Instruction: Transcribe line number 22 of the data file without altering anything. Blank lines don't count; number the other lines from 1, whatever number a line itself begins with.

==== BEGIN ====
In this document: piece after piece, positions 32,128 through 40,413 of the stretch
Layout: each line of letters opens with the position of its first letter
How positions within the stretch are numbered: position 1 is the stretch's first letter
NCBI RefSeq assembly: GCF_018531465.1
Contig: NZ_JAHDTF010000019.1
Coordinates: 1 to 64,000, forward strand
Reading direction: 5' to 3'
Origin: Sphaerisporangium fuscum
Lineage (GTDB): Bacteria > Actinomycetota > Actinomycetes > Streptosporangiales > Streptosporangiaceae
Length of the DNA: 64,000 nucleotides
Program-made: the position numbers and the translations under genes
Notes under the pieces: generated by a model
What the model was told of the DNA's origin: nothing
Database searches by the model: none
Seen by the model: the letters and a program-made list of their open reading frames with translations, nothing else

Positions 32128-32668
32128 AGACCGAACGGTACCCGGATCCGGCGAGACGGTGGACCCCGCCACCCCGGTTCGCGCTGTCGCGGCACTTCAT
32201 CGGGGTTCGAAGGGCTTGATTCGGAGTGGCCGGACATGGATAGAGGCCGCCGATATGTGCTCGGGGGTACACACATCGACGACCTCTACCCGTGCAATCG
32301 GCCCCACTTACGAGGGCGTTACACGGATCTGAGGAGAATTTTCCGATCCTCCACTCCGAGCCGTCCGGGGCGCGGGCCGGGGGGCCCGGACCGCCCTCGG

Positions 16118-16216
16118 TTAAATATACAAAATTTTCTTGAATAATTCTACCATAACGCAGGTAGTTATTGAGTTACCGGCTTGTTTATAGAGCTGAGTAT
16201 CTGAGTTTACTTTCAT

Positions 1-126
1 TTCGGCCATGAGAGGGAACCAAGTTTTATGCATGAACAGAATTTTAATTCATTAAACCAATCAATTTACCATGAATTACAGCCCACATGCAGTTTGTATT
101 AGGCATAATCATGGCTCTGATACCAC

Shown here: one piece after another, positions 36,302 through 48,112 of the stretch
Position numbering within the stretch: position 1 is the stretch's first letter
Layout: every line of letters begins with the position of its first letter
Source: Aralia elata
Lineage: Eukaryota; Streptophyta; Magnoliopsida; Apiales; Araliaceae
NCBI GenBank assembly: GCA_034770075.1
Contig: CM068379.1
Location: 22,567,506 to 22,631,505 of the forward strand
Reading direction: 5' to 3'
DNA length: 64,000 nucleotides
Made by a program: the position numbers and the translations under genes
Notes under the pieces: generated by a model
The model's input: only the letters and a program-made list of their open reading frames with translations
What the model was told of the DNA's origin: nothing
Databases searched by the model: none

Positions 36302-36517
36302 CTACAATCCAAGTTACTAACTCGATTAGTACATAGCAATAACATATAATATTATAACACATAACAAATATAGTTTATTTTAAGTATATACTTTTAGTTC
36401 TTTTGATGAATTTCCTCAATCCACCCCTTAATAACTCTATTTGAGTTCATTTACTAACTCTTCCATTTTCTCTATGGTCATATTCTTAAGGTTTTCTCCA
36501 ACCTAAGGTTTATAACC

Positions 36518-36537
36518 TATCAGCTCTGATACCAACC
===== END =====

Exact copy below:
16201 CTGAGTTTACTTTCAT